whose ear he had cut off in the garden of Gethsemane. If Peter had been alarmed before, how much more frightened must he have been, when this person asked him, "Did I not see thee in the garden with him?” Then Peter" began to curse and to swear, saying, I know not the man."-So weak is human nature, when left to itself. Is this the Peter, who had so recently declared that he was ready to go with Jesus to prison and to death? Can this be he who, almost more than all the rest, had loved his blessed Lord? Is this the loyal, the zealous, the courageous Peter, whose zeal in Gethsemane it had been necessary to restrain? yes, even he falls, when divine support is withheld; just as Adam, and Moses, and David, and Hezekiah, and many a saint had done before, all warning us most solemnly of the danger of trusting in ourselves. Unhappy Peter, who can imagine what he must have felt, when, just as those dreadful oaths had fallen from his lips, the cock crew again.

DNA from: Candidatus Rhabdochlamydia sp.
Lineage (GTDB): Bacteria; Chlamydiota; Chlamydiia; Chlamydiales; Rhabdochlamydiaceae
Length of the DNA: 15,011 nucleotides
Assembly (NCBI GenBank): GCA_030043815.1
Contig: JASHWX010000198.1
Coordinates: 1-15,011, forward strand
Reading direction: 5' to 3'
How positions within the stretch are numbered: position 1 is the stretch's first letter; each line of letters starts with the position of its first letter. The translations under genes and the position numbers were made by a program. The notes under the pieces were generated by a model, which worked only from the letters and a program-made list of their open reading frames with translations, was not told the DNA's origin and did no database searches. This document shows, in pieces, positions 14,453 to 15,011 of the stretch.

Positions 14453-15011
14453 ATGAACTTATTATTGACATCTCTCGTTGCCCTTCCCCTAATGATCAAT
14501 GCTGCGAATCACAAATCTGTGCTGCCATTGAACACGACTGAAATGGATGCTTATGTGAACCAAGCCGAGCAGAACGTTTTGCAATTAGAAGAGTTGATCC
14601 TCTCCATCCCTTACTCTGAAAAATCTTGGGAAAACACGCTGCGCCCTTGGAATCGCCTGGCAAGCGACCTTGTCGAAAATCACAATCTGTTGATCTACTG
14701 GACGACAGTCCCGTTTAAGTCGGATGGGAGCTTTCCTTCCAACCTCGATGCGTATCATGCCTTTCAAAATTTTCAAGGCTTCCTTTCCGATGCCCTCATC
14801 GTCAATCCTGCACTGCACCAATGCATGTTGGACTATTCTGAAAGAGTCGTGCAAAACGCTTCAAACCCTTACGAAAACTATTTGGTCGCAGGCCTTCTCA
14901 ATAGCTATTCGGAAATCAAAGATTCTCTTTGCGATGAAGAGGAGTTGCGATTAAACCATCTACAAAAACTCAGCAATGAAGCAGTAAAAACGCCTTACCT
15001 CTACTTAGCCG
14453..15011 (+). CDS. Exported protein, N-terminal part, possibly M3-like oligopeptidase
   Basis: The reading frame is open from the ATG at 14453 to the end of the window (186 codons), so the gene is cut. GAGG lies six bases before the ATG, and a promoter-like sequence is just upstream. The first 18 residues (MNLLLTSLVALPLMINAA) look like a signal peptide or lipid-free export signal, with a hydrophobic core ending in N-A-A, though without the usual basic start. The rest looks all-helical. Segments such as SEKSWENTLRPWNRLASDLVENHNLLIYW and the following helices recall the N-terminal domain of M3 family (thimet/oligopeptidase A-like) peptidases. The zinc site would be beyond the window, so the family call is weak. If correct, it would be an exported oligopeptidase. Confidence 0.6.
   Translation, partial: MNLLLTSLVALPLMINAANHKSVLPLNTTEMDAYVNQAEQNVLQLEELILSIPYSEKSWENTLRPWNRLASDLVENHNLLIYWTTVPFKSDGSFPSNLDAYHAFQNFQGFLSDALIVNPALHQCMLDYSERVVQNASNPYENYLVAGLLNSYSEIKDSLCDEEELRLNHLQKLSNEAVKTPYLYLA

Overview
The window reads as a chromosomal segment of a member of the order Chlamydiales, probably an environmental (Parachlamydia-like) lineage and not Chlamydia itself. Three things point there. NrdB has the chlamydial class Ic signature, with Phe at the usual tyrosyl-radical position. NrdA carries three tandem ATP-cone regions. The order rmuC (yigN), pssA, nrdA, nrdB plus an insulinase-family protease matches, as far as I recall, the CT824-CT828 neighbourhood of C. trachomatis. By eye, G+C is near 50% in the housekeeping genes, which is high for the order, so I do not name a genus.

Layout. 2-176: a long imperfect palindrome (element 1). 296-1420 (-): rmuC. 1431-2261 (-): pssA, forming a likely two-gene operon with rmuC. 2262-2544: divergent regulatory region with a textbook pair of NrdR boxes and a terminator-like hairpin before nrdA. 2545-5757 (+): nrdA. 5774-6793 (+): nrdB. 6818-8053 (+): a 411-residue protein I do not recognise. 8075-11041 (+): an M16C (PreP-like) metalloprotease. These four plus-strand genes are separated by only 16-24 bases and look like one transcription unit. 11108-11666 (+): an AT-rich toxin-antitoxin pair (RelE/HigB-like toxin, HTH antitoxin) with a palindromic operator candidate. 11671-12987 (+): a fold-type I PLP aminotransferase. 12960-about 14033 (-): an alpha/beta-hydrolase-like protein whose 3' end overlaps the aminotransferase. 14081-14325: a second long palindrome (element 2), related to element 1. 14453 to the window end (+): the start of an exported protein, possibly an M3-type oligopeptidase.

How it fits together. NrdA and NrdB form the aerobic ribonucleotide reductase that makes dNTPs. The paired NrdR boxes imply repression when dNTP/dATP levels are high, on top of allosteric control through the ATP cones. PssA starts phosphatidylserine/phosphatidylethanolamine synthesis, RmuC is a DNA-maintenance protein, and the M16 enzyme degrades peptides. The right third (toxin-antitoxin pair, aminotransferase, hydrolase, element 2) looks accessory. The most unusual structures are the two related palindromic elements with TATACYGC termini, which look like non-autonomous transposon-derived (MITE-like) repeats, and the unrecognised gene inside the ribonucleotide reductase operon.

E. And did the crowing of the cock this time bring him to himself?
M. I doubt not that the cock might have crowed in vain, if Jesus had still left him to himself; but "amidst all His own misery He found time to think of His frail and ungrateful disciple." "Though He was upon His trial for His life, even then did Christ find leisure to think upon Peter, and give him a pitiful, but piercing look; a look that melted his heart, and dissolved it into tears." We read that the Lord turned and looked upon Peter; and Peter remembered the word of the Lord, how He had said unto him, "before the cock crow, thou shalt deny me thrice; and Peter went out and wept bitterly." That look from his